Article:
Thursday, March 22, 2012


An ever-present issue in South African politics is land ownership.  In the broader southern Africa region, the nation of Zimbabwe has become synonymous with one way of addressing the issue, namely, that of dispossession of the heirs of the privileges of colonialism from the land.  South Africa so far has not gone that route, though there are strong voices within the country calling for it.  Last week at our Tuesday evening Bible Study/fellowship group, we discussed land redistribution under the topic of reconciliation.  Since I had recently prepared a lesson on reconciliation for Bethany Bible School, I led our group in an exploration of the story of Jacob and Esau from Genesis 33:1-11.

The story of Jacob and Esau is pertinent to the discussion of land redistribution because it is a story of reconciliation as restitution.  It is a story of an offender, in this case Jacob, restoring to his brother, Esau, that which he took from him.  Jacob, of course, gained the blessing of his father in place of Esau through dishonest means.  That blessing entailed material wealth— “the fatness of the earth”, servants, etc. (Gen 27:28-29)—and was, according to the cultural perspective embodied by Isaac the father, due only to one of the two sons (Gen 27:33ff.).  It was thus no matter that Isaac had wanted to give the blessing to Esau; when Jacob actually received it, albeit dishonestly, it was rightfully his.  So said Isaac.   Even so, it is precisely those physical gifts which Jacob attempts to give back to Esau at their first meeting in twenty years.  He offers droves of flocks and herds, and himself bows down to his brother as though his servant.  This latter action was, of course, the exact opposite of what the blessing entailed, namely, that he who received the blessing would be lord over his brother, and his brother would serve him.  Jacob, the rightful lord according to the blessing, even goes so far as to address himself to Esau as “your servant” while calling his brother “my lord.”  Whatever one might think of Jacob’s motivation for approaching Esau (to appease him, to buy him off), the text seemingly will not allow us to deny that Jacob truly humbled himself before his brother.  The offender truly repented before the offended.

Esau, for his part, was utterly magnanimous.  He, in fact, does not want Jacob’s restitution, for he, in the years that ensued from losing the blessing, has also become wealthy—blessed in spite of what amounted to his father’s curse.  It is probably from that recognition of blessing, that acknowledgment that “I also have much, my brother”, that Esau finds the strength to embrace his brother.  This, and not Jacob’s droves of gifts, is what brings Esau to accept Jacob when he sees him.  Before Jacob can explain the meaning of the droves, Esau has gone to him, fell upon his neck, kissed him—and they embraced.  Esau was already in a position of forgiveness for Jacob.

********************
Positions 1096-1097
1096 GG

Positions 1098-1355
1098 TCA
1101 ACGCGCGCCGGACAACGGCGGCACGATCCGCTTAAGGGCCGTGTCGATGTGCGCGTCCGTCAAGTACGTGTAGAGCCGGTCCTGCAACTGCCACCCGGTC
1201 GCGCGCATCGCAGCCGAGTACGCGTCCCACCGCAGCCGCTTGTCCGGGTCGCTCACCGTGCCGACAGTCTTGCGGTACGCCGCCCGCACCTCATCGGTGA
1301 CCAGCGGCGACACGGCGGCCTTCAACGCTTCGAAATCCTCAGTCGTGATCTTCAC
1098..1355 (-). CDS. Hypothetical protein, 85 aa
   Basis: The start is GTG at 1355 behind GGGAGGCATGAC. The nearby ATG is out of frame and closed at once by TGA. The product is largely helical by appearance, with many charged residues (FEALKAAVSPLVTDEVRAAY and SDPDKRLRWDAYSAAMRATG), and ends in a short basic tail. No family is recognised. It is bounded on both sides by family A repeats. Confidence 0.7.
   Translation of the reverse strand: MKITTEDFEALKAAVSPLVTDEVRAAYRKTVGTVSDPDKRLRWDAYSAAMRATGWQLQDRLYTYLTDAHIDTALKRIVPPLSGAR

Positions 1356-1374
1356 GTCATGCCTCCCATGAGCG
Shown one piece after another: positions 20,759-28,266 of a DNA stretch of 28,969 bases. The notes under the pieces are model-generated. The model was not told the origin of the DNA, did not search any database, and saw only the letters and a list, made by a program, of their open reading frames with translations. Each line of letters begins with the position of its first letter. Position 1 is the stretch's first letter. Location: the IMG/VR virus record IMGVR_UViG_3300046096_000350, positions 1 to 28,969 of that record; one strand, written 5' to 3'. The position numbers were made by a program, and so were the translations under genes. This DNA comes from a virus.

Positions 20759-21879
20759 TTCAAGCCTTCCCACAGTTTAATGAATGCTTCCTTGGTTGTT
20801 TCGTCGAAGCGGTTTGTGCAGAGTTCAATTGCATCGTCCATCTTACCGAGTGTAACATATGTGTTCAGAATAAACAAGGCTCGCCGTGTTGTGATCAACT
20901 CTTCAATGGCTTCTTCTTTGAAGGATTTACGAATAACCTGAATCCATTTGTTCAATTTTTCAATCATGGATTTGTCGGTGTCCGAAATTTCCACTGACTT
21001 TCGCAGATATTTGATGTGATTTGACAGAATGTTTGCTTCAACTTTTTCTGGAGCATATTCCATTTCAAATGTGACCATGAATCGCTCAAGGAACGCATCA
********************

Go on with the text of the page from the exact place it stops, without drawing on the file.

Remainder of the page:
South Africans, too, are famous internationally for their magnanimity.  Many victims of apartheid who went before the Truth and Reconciliation Commission in the mid-1990s showed astounding grace toward their perpetrators.  Their example and their representation of the people of South Africa can never be erased.  Even so, in South Africa much pain remains from the injustices of the past, and that pain seems to dominate headlines today.  That pain is real; it is the sign that, unlike Esau, many people do not yet have “the much” that they need to embrace their “brothers”.  It is also probably the sign that their “brothers” who have the blessing by dishonest means have not, en masse, given back what was taken.

South Africa’s problem is not as simple as Jacob and Esau’s.  Jacob and Esau were together one generation—they had time to make amends for wrongs committed within a lifetime.  The heirs of colonialism and apartheid live on land that their fathers took generations ago; they have grown up knowing no other life, no other home.  Another dispossession would seem to amount only to a redirected injustice and therefore, an entrenchment of injustice pure and simple.  Dispossession of current landowners would seem to create new hostilities, new bitterness.

There must be a way forward that involves creative ways of sharing the land.  And wherever that will happen/is happening, there undoubtedly will be/is the Spirit that was in Jacob and in Esau on the day of reconciliation.


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